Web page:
1 avocado, cut into small chunks
Mango/Mandarin Vinaigrette (see below)

Directions

Prepare the Mandarin Orange “Chicken” according to package directions. (In spite of the heat, I chose the baked method because they come out crispier that way). I let them cool a little.

Prepare the quinoa and set aside to cool, or refrigerate for an hour to chill.

Combine all the ingredients and toss together. Serve.

Mandarin Mango Vinaigrette

Ingredients
1/2 cup frozen mango
1/2 can (8 oz) mandarin oranges, drained
1/2 cup sunflower oil
1/4 cup lime juice
1/8 cup agave syrup
1 tablespoon white wine vinegar
1 teaspoon salt
1/4 teaspoon ground ginger

Put all the ingredients in the blender and blend until smooth.

There you have it. Another quinoa/summer salad. Around here we’ve got another two months of hot weather. Stay tuned, I’ll probably be serving up some more.

Are you a salad eater? Do you have a favorite? Isn’t quinoa the most awesomest food ever?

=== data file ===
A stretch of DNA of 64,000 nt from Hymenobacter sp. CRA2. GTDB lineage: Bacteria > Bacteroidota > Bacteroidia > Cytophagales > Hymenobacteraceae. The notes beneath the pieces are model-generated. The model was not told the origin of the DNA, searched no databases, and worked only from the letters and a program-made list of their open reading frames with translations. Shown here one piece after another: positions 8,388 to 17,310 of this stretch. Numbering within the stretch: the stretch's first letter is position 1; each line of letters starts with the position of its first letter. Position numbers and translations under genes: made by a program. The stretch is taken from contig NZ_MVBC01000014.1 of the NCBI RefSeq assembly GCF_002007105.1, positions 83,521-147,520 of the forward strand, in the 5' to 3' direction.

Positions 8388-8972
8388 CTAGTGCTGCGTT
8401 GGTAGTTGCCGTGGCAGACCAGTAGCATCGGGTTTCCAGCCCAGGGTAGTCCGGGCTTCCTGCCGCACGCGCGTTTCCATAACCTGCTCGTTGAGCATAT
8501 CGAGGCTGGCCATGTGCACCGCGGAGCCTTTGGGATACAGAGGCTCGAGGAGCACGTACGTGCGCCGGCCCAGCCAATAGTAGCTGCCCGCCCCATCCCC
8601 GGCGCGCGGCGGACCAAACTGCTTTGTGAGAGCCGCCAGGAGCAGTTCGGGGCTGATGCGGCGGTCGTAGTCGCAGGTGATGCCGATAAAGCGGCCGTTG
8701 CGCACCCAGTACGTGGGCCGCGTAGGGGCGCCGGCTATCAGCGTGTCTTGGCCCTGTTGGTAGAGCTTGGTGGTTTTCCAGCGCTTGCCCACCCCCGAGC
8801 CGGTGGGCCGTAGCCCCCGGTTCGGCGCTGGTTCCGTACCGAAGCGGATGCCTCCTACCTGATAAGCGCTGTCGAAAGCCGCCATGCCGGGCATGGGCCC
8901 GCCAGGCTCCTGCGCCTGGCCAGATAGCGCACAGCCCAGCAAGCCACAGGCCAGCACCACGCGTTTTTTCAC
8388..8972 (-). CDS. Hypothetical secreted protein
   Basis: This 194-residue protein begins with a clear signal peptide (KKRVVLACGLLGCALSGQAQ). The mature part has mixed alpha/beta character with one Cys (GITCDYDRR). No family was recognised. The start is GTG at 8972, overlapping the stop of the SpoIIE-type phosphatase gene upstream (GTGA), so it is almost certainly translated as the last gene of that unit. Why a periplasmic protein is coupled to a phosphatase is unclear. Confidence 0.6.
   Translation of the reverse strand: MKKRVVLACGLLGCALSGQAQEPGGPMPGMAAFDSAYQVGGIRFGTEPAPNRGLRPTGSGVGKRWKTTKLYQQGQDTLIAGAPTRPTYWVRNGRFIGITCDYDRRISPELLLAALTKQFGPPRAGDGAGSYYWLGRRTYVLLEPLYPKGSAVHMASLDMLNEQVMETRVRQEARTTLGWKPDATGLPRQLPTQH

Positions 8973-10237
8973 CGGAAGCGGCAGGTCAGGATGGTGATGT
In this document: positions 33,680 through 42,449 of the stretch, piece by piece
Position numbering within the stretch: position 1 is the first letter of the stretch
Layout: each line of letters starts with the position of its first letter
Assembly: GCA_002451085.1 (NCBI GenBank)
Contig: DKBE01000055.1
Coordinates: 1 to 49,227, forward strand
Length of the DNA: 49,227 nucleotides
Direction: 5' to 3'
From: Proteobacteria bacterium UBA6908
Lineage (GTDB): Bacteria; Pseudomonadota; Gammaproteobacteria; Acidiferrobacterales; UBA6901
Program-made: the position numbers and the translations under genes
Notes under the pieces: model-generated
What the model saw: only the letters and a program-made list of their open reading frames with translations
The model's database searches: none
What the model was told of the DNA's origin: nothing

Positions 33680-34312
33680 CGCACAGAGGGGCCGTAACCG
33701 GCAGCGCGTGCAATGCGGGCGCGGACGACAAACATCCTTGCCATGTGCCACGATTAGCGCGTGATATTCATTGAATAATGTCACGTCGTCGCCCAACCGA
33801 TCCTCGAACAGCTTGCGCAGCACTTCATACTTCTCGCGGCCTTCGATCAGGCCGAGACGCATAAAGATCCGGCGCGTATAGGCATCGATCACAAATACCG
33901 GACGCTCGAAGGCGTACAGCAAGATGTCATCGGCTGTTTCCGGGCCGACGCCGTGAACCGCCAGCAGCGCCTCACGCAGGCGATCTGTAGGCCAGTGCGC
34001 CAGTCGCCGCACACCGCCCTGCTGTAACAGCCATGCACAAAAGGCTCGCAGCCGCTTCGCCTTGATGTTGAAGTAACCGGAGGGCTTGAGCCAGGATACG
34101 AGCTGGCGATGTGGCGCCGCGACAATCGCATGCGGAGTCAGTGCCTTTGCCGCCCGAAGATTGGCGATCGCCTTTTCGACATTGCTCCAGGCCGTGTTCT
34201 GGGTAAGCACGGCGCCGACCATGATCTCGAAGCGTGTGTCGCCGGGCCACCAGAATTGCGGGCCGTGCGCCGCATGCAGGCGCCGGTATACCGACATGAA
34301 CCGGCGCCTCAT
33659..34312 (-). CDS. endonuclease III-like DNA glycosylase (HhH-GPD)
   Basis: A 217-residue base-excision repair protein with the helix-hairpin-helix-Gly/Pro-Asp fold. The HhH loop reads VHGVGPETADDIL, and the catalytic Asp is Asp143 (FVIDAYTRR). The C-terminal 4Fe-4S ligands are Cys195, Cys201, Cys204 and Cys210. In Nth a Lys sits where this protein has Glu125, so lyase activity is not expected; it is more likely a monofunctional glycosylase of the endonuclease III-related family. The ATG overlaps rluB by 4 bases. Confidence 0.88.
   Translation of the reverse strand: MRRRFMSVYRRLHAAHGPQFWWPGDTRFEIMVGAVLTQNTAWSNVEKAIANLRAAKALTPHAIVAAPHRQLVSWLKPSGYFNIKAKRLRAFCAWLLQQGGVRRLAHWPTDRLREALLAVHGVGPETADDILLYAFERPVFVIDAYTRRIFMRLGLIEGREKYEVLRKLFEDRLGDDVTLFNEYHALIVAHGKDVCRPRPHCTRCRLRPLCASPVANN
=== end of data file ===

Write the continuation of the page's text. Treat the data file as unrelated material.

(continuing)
Chili con Not-Carne. #Vegan Recipe

First, I know you all want an update on Buddy, the dog that Alan found wandering the streets near our house. Well, he is still with us. We put posters around the neighborhood and at Starbucks, kept our eyes out for signs on the street corners, made a few phone calls, but nobody has claimed him.

Which is okay by us. By this time he has really become part of the family. Our pack is still a little hesitant and jealous, but they’re getting better. I expect they’ll be playing soon. Buddy can use the doggy door, is learning how to walk on a leash (he didn’t seem to know how the first day!), and is getting used to being a canine vegetarian. He’s got an appointment on Monday for a check up and neutering, and we’ll get him a proper halter and leash this weekend. And a bath. Definitely a bath.